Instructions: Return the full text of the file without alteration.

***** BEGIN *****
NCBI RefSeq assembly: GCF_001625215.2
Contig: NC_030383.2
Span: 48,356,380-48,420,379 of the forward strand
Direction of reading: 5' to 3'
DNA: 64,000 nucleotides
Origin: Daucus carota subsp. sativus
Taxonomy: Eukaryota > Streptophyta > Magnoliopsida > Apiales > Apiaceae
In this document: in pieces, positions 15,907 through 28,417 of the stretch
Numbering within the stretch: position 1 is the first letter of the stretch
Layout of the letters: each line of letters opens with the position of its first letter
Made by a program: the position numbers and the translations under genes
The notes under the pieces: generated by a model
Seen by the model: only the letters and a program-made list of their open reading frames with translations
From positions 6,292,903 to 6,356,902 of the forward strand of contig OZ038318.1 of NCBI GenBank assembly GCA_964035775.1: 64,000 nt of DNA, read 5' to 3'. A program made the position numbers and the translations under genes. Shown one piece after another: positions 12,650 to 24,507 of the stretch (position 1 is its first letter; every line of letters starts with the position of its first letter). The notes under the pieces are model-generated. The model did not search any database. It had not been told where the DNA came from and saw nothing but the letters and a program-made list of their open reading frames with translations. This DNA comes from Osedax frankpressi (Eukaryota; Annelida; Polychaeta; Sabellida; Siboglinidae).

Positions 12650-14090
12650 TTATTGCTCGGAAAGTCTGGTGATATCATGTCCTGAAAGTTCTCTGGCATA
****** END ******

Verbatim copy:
NCBI RefSeq assembly: GCF_001625215.2
Contig: NC_030383.2
Span: 48,356,380-48,420,379 of the forward strand
Direction of reading: 5' to 3'
DNA: 64,000 nucleotides
Origin: Daucus carota subsp. sativus
Taxonomy: Eukaryota > Streptophyta > Magnoliopsida > Apiales > Apiaceae
In this document: in pieces, positions 15,907 through 28,417 of the stretch
Numbering within the stretch: position 1 is the first letter of the stretch
Layout of the letters: each line of letters opens with the position of its first letter
Made by a program: the position numbers and the translations under genes
The notes under the pieces: generated by a model
Seen by the model: only the letters and a program-made list of their open reading frames with translations
From positions 6,292,903 to 6,356,902 of the forward strand of contig OZ038318.1 of NCBI GenBank assembly GCA_964035775.1: 64,000 nt of DNA, read 5' to 3'. A program made the position numbers and the translations under genes. Shown one piece after another: positions 12,650 to 24,507 of the stretch (position 1 is its first letter; every line of letters starts with the position of its first letter). The notes under the pieces are model-generated. The model did not search any database. It had not been told where the DNA came from and saw nothing but the letters and a program-made list of their open reading frames with translations. This DNA comes from Osedax frankpressi (Eukaryota; Annelida; Polychaeta; Sabellida; Siboglinidae).

Positions 12650-14090
12650 TTATTGCTCGGAAAGTCTGGTGATATCATGTCCTGAAAGTTCTCTGGCATA